John McAfee charged with fraud over a cryptocurrency scheme he ran on Twitter
John McAfee, the founder of the leading antivirus software provider McAfee, has been charged with securities fraud in the US over a cryptocurrency scheme that he ran on Twitter.
According to federal prosecutors, McAfee and his executive advisor-cum-bodyguard Jimmy Gale Watson Jr, earned nearly $2 million by requesting Twitter followers to invest in cryptocurrencies like Reddcoin and Dogecoin.
They later sold off their own holdings as the price of these cryptocurrencies went up, reports The Verge.
"McAfee and Watson exploited a widely used social media platform and enthusiasm among investors in the emerging cryptocurrency market to make millions through lies and deception," US Attorney Audrey Strauss said in a statement on Friday.
"The defendants allegedly used McAfee's Twitter account to publish messages to hundreds of thousands of his Twitter followers touting various cryptocurrencies through false and misleading statements to conceal their true, self-interested motives."
A computer programmer and businessman, he founded the software company McAfee Associates in 1987 and ran it until 1994, when he resigned.
He then founded Tribal Voice (makers of the PowWow chat programme), QuorumEx and Future Tense Central, among other companies, and has been involved in leadership positions at several other firms.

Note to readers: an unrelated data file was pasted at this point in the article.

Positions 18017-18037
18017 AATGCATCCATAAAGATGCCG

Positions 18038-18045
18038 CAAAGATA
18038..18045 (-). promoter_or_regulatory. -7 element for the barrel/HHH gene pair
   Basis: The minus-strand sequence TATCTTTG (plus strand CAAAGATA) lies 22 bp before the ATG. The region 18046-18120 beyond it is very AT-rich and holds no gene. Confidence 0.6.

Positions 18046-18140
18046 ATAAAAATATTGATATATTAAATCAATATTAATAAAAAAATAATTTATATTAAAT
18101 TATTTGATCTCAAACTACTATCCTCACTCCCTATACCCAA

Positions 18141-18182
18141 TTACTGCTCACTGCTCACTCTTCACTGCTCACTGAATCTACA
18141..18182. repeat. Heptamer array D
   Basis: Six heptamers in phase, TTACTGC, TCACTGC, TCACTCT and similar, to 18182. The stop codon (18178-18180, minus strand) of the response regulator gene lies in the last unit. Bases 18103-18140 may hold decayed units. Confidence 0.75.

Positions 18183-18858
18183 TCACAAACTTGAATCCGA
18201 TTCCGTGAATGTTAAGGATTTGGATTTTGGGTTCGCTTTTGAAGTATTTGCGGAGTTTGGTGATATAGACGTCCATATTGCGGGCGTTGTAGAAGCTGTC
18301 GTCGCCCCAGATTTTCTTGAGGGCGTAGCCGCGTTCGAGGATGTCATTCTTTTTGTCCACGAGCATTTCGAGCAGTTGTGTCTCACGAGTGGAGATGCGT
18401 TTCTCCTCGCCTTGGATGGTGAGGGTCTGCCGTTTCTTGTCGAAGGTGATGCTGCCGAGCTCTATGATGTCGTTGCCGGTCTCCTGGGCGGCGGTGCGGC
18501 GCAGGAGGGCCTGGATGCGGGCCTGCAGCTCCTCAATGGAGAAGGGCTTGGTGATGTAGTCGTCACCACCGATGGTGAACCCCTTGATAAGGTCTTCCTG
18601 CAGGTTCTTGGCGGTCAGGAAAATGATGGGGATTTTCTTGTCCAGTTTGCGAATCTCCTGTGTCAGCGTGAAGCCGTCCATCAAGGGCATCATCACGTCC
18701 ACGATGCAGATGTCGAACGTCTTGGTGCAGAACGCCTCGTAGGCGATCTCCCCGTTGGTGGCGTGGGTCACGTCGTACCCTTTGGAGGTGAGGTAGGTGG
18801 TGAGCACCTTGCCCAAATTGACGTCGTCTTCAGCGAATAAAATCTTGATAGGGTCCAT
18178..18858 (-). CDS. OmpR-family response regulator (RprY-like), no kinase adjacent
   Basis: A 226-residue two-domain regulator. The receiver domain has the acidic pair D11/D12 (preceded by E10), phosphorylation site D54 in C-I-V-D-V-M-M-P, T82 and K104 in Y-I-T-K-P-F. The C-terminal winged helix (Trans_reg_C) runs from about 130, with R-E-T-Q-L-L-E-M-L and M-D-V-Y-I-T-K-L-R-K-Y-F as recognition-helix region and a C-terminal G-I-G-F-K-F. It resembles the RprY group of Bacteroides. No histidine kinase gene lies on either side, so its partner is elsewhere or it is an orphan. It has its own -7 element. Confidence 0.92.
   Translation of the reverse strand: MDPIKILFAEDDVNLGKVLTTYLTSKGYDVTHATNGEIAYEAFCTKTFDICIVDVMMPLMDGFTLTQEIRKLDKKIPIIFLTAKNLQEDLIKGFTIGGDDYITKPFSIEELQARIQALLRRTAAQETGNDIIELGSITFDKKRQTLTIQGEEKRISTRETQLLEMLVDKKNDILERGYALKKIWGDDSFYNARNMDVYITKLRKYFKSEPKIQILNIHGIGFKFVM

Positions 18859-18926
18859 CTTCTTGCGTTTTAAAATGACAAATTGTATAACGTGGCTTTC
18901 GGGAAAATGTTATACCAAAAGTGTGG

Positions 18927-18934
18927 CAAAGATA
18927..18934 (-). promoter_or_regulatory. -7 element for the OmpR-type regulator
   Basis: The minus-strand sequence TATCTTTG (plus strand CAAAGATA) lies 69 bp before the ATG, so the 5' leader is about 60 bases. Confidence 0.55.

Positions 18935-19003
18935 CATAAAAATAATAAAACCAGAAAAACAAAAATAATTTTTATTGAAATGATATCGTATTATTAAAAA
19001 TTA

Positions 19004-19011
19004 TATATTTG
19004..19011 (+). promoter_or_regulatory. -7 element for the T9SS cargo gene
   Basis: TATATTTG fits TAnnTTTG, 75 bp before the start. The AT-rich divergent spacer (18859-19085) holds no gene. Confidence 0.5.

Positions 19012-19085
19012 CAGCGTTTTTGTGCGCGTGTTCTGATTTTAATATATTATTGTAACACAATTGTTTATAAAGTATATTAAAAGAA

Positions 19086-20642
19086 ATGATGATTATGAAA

His personal and business interests include smartphone apps, cryptocurrency, yoga and herbal antibiotics. He lived for several years in Belize but returned to the US in 2013.
In 2019, a court ordered McAfee to pay $25 million for allegedly ordering the killing of his neighbour in Belize in 2012, a charge that he denied and refused to pay.
On October 6, 2020, McAfee was arrested in Spain over tax evasion charges.
The charges were announced shortly after the US Securities and Exchange Commission (SEC) revealed that it had brought civil charges against McAfee and that he could face 30 years in prison if convicted.
According to prosecutors, McAfee and Watson allegedly ran their cryptocurrency scheme between December 2017 to October 2018.
The criminal charges include wire fraud, conspiracy to commit commodities and securities fraud, and conspiracy to commit money laundering.
*Edited from an IANS report